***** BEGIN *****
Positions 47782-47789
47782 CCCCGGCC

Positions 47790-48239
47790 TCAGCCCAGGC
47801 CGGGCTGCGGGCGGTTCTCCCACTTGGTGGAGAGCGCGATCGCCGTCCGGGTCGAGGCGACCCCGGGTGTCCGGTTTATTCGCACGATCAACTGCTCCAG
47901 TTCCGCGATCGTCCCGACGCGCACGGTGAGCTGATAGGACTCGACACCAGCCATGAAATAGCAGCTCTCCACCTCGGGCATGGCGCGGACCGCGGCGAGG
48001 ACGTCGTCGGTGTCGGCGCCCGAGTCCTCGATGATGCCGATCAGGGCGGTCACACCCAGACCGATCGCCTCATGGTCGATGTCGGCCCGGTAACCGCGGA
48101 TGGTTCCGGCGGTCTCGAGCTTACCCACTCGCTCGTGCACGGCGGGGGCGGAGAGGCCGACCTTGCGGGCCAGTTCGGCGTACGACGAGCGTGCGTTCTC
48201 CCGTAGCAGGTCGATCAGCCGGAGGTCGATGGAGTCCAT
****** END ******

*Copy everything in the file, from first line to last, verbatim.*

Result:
Positions 47782-47789
47782 CCCCGGCC

Positions 47790-48239
47790 TCAGCCCAGGC
47801 CGGGCTGCGGGCGGTTCTCCCACTTGGTGGAGAGCGCGATCGCCGTCCGGGTCGAGGCGACCCCGGGTGTCCGGTTTATTCGCACGATCAACTGCTCCAG
47901 TTCCGCGATCGTCCCGACGCGCACGGTGAGCTGATAGGACTCGACACCAGCCATGAAATAGCAGCTCTCCACCTCGGGCATGGCGCGGACCGCGGCGAGG
48001 ACGTCGTCGGTGTCGGCGCCCGAGTCCTCGATGATGCCGATCAGGGCGGTCACACCCAGACCGATCGCCTCATGGTCGATGTCGGCCCGGTAACCGCGGA
48101 TGGTTCCGGCGGTCTCGAGCTTACCCACTCGCTCGTGCACGGCGGGGGCGGAGAGGCCGACCTTGCGGGCCAGTTCGGCGTACGACGAGCGTGCGTTCTC
48201 CCGTAGCAGGTCGATCAGCCGGAGGTCGATGGAGTCCAT